A simmering political feud broke into open warfare today when former prime minister Yevgeny Primakov accused a financier close to the Kremlin of trying to bribe candidates to abandon Primakov's bloc in the upcoming parliamentary election.

Primakov, who heads the coalition with Moscow Mayor Yuri Luzhkov, first broached the subject late Thursday, when he said members of his Fatherland-All Russia bloc had been offered bribes to withdraw from the Dec. 19 ballot. A Kremlin spokesman then challenged Primakov to name names.

Today, Primakov charged that Alexander Mamut, a one-time lawyer and banker who is close to President Boris Yeltsin's inner circle, had offered the bribes to candidates to pull out of the bloc, but did not offer any evidence. Mamut told reporters that Primakov's claims "are libelous" and vowed to sue for slander.

But the charge served to bring into full view the intense struggle underway between two major forces as the election approaches. The fight is between the Primakov-Luzhkov bloc and the coterie of financiers and aides around Yeltsin, who are known as "the family." Mamut, 39, is one of the bankers close to tycoon and media magnate Boris Berezovsky and oilman Roman Abramovich, both of whom have close ties to the Kremlin and Yeltsin's influential daughter, Tatyana Dyachenko.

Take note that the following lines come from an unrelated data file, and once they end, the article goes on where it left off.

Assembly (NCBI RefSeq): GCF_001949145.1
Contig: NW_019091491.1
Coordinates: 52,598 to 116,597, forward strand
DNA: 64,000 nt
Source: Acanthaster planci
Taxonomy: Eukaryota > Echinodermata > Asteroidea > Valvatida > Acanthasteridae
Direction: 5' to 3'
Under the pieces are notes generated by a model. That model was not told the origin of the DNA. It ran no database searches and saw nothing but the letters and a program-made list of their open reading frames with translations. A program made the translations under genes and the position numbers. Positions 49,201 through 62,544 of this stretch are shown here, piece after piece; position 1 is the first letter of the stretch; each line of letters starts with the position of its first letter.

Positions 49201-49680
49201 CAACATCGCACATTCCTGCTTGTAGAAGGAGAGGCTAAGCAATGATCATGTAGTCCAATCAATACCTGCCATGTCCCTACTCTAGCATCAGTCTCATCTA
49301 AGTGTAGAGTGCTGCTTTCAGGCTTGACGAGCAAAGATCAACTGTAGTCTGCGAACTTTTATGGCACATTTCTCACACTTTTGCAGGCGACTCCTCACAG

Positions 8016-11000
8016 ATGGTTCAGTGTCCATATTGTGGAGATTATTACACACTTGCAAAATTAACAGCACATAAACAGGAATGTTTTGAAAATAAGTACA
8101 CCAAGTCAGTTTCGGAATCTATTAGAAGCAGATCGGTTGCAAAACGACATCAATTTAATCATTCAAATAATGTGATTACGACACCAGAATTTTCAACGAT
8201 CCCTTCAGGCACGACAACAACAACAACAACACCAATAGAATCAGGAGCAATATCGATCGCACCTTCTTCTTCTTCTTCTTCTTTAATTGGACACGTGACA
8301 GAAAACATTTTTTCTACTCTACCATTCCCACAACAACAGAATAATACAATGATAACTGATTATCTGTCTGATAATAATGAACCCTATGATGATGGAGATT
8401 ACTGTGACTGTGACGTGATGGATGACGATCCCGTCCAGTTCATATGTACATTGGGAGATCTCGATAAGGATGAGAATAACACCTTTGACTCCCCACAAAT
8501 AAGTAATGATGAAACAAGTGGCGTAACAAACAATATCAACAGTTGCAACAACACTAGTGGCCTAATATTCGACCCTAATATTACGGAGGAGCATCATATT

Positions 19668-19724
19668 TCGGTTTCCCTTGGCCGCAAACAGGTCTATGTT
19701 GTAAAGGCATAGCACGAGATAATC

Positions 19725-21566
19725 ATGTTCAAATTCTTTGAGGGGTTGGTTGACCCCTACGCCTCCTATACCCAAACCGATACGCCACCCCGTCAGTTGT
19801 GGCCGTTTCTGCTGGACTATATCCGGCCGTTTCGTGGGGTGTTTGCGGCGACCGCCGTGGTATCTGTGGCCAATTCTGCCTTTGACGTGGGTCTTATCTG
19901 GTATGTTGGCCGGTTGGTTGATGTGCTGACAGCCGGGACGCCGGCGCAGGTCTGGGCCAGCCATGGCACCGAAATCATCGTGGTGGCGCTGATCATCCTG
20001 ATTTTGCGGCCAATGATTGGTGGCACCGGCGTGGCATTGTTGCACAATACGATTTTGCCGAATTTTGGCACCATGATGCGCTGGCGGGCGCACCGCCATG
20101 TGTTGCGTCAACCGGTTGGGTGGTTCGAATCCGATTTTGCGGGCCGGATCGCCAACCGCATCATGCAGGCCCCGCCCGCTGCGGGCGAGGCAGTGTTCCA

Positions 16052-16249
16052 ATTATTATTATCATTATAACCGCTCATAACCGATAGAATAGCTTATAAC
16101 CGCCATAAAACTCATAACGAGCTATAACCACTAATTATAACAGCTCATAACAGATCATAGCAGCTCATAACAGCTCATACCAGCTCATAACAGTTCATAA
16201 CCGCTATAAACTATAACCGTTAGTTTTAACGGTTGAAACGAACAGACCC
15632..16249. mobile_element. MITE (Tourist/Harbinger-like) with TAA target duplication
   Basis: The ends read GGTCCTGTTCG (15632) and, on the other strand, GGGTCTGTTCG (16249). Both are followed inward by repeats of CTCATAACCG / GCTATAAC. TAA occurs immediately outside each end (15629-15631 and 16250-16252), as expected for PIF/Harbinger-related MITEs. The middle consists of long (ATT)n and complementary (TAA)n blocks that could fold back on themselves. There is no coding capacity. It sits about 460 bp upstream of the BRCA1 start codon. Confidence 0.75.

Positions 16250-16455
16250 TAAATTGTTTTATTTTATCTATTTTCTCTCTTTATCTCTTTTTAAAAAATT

Berezovsky has acknowledged that he is attempting to torpedo the political hopes of Primakov and Luzhkov. In the past, he has been sharply at odds with both, who in turn have been among Berezovsky's critics.

In recent weeks, Sergei Dorenko, one of Berezovsky's television commentators, has used his weekly program to wage a smear campaign against Luzhkov and Primakov, while Luzhkov's allies at newspapers and on television have been airing retaliatory "kompromat," or compromising materials, against the tycoon.

Amid the mudslinging, Luzhkov's rating in public opinion polls has slumped, and the share of people saying they would vote for the Primakov-Luzhkov party has also slipped. But the smear campaigns are not the only factor.

Political analysts have said one reason for the Primakov slide is that his party's campaign has been ill-managed; another reason has been the meteoric rise of Prime Minister Vladimir Putin during the current war in Chechnya.

The Kremlin has been pushing for its own newly minted party, headed by Sergei Shoigu, a cabinet minister for emergency situations.

In response to Primakov's charge against Mamut, the Kremlin said today that Mamut is not on the payroll but is one of several "unofficial" advisers to the administration.